What Are A-Level Qualifications?

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Trying to figure out which further qualification you want to study can be tough, especially when you’re not too sure what the qualification is actually going to involve. This is true of any type of qualification, but particularly with A-Levels. As younger children, we often hear so much about other people taking the qualifications, but far less about what they actually are.

In short, A-Levels are a type of Level 3 qualification that you can study in a particular subject. Students typically study them at sixth form or college after finishing GCSEs. Due to this, it is a form of further education. A-Levels can come in a range of subjects from English and Maths to Japanese and Film Studies. Typically, students will take three A-Level courses. However, with permission from your sixth form or college you may be able to take four. Depending on what’s available at your school or college, you may also be able to combine A-Level study with other qualifications, such as BTECs.

Continue reading for more information about what is involved in A-Levels, how they are graded and where you can go after completing them. If you are planning to take A-Levels or considering your post-GCSE options, this article is just for you.

What are A-Levels?

When you go onto to study A-Levels, you may feel that you know quite a bit about them. Except that’s the question. Do you really? A-Levels are arguably the most traditional form of education in the UK (or more specifically England, Wales and Northern Ireland).

This means we often think we know everything about the qualifications when we don’t really know the facts. Take the qualification’s name, A-Level, as an example. Do you know what it stands for?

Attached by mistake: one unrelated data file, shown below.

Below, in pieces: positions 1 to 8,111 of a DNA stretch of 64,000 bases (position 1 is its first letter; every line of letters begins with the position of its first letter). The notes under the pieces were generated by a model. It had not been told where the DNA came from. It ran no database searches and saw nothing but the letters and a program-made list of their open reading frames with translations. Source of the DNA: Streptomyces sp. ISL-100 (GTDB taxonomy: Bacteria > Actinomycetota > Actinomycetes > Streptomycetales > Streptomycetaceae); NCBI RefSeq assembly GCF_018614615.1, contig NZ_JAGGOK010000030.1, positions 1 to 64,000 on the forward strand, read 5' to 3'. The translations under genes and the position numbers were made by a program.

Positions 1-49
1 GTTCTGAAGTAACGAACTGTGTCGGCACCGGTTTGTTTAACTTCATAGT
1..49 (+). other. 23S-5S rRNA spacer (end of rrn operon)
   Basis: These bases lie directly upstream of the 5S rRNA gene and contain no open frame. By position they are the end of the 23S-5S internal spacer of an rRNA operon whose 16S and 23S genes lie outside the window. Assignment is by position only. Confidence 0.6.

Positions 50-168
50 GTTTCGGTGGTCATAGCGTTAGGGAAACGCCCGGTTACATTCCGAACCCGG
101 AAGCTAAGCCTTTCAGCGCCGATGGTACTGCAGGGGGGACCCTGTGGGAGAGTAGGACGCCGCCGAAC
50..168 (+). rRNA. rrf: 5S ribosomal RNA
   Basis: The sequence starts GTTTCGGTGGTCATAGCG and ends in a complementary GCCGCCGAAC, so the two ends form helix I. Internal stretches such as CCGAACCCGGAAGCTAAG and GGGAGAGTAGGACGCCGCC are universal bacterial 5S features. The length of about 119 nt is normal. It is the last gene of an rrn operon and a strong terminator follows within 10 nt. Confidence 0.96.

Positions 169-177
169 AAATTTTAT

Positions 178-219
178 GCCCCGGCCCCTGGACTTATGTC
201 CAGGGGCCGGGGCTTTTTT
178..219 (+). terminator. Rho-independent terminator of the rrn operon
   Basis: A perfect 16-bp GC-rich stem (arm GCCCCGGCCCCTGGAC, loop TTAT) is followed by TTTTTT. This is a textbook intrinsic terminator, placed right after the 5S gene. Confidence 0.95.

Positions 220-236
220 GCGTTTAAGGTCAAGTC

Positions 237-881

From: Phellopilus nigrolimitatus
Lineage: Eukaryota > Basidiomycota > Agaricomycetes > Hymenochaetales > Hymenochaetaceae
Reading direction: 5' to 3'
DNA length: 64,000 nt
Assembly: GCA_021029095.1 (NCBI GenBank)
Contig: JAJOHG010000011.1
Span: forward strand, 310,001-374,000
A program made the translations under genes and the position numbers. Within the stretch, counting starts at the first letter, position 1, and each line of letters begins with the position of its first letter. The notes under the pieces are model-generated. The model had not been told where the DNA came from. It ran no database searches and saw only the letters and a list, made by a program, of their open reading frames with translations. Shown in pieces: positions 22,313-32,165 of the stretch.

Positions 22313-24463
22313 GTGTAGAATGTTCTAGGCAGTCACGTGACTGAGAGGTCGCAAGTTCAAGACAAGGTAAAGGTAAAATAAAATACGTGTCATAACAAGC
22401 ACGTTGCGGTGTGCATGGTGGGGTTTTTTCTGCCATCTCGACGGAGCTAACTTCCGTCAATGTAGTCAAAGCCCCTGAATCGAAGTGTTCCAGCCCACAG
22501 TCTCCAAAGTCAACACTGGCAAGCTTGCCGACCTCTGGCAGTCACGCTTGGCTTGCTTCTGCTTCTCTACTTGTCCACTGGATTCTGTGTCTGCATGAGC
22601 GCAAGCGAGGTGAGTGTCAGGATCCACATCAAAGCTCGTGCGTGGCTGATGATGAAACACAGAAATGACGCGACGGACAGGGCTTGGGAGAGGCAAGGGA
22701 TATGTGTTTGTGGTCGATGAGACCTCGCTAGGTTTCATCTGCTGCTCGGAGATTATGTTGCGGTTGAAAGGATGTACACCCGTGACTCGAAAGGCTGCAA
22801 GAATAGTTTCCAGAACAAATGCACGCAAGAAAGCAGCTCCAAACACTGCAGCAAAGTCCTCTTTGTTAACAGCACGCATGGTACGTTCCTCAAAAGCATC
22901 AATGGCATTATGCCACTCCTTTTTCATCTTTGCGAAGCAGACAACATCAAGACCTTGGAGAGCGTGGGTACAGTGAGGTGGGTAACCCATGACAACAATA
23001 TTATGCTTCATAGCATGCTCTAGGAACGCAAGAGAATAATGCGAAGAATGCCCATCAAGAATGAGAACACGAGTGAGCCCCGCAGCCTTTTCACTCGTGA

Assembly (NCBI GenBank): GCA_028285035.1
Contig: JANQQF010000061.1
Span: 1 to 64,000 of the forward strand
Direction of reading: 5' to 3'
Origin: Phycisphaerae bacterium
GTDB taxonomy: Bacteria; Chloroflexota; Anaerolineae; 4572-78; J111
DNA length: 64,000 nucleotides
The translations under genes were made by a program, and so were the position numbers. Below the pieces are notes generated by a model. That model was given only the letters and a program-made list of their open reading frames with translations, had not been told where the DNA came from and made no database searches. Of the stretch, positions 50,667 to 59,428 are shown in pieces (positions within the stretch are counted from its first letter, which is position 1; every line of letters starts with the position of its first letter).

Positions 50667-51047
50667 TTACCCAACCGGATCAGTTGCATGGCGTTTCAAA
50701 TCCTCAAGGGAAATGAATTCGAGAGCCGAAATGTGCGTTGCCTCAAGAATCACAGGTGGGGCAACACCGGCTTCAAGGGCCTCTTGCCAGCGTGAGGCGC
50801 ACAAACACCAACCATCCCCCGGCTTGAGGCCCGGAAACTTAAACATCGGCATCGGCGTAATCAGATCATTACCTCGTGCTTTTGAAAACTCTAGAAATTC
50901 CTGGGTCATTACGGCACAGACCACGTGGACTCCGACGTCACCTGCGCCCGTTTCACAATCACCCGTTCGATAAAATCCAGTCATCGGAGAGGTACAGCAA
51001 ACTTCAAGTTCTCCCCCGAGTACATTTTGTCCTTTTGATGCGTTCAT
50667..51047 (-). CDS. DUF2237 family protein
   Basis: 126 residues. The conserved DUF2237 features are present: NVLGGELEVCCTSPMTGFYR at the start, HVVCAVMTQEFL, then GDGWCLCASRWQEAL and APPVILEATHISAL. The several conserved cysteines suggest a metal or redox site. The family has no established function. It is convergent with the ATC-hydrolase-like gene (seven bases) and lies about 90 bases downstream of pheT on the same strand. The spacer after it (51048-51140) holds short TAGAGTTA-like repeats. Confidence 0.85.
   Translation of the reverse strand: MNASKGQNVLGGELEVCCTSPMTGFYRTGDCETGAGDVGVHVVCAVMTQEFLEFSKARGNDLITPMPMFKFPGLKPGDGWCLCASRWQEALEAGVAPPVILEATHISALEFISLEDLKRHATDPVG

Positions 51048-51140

A-Level stands for Advanced Level and are a type of Level 3 qualification that you can study in a particular subject. Everything you need to know about A-Levels will be covered in this article and can also been seen in more detail through many more article on the Think Student website.

A-Levels are usually taken in an academic subject, such as maths or English. That said, it is also possible to take A-Levels in more active or creative subjects such as PE and Drama.

For more information about what a Level 3 qualification is in England, Wales and Northern Ireland, check out this governmental guide.  If you want to know more about what A-Levels are in general, have a look at this guide from UCAS.com.

Where do you study A-Levels?

In the UK, you have several options for what you can study after GCSE. If you decide that you want to study A-Levels, then the next choice is on where you want to go. Typically, A-Levels are studied at school, sixth-form or college.

The choice of where you go is up to you so long as you can meet the entry requirements of the institute. Carrying on with sixth form in your secondary school can be a great option, especially if you know it well and are happy there.

Just remember that the safe option is not always the best for you and there are other places available. For more information about where you study A-Levels, check out this guide by SuccessAtSchool.org.

Can you study A-Levels online?

With the rise of modern technology, almost everything is available online now. This is extremely helpful for your studies with so many online resources available. As well as study materials, there are also plenty of blogs to give you tips, information and advice from other students. However, you can even take online resources one step further and complete an entire A-Level course online.

Studying A-Levels online, also known as distance learning, can be great if you want a more flexible schedule. It also means that you won’t have to physically get up and go to school for your lessons as they can be taken from anywhere so long as you have an internet connection.